Pernilla Tunberger defends her thesis on 6 May


Pernilla Tunberger defends her thesis Earning, caring and the quest for sustainable societies: toward stable evolution? on 6 May at 10:15.

Pernilla Tunberger

The external reviewer is Professor Kimberly Morgan, George Washington University.

The members of the examining committee are Professor Åsa Lundqvist, Department of Sociology, Lund University, Associate Professor Emma von Essen, Department of Sociology, Uppsala University and Professor Stefano Guzzini, Department of Government, Uppsala University (chair of the public defence).

Most welcome to Brusewitzsalen, Östra Ågatan 19!

Earning, caring and the quest for sustainable societies: toward stable evolution?

How are we to both maintain ourselves and our children and be able to care for them in the way we want to? What happens to this puzzle when labor markets are liberalized, introducing new and more insecure work contracts? Can labor market flexibilization be a route to work family reconciliation, as it is often held up to be? These are central questions in this thesis, analyzing the effects of labor market liberalization on the conditions for work family reconciliation – defined as combining earning and caring in ways that balance both needs. It argues that norms and ideas on what is a good mother, a good father, and what is a good way to take care of children, are just as important for how we perceive our possibilities to organize earning and caring as family policy and labor market conditions.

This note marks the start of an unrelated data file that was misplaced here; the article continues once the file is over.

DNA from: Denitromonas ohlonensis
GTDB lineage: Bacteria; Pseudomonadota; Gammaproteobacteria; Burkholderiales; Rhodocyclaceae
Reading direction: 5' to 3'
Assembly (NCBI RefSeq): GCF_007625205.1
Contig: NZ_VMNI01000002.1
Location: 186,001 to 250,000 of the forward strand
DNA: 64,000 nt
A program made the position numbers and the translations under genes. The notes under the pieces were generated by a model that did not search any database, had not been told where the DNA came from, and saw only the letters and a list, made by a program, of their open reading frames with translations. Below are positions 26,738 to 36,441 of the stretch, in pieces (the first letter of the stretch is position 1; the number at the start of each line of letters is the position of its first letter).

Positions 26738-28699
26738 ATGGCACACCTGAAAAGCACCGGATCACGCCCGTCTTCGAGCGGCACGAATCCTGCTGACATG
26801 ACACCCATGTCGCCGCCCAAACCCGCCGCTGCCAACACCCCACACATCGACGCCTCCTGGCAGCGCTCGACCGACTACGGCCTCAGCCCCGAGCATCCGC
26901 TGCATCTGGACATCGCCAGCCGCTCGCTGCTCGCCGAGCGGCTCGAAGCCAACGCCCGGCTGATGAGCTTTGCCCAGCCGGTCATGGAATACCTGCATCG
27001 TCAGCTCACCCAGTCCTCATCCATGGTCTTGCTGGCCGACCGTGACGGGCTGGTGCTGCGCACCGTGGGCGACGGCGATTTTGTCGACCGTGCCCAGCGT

It studies the cases of Italy and Sweden, and shows that analyzing societies in terms of earning-caring models, an analytical tool that emphasizes how conditions for earning interact with those for caring, offers new ways to understand what happens to our room for maneuver when labor markets change, and why. Ultimately, the thesis argues that societal sustainability is linked to individuals being able to lead good lives in which they can combine adequate earning with adequate caring, and that it is possible to stabilize evolutionary paths leading in that direction. But it will not happen by itself, it requires a deeper understanding of the institutional interactions in play, and active policymaking to stabilize those interactions and steer their outcome in a desirable direction. The thesis offers a framework allowing for understanding tensions that destabilize evolutionary paths, as well as how they may be redressed – in the quest for sustainable societies.

Find out More about Pernilla Tunberger here

Full-text available on DiVA Open Access

Public Defences

Last modified: 2023-11-23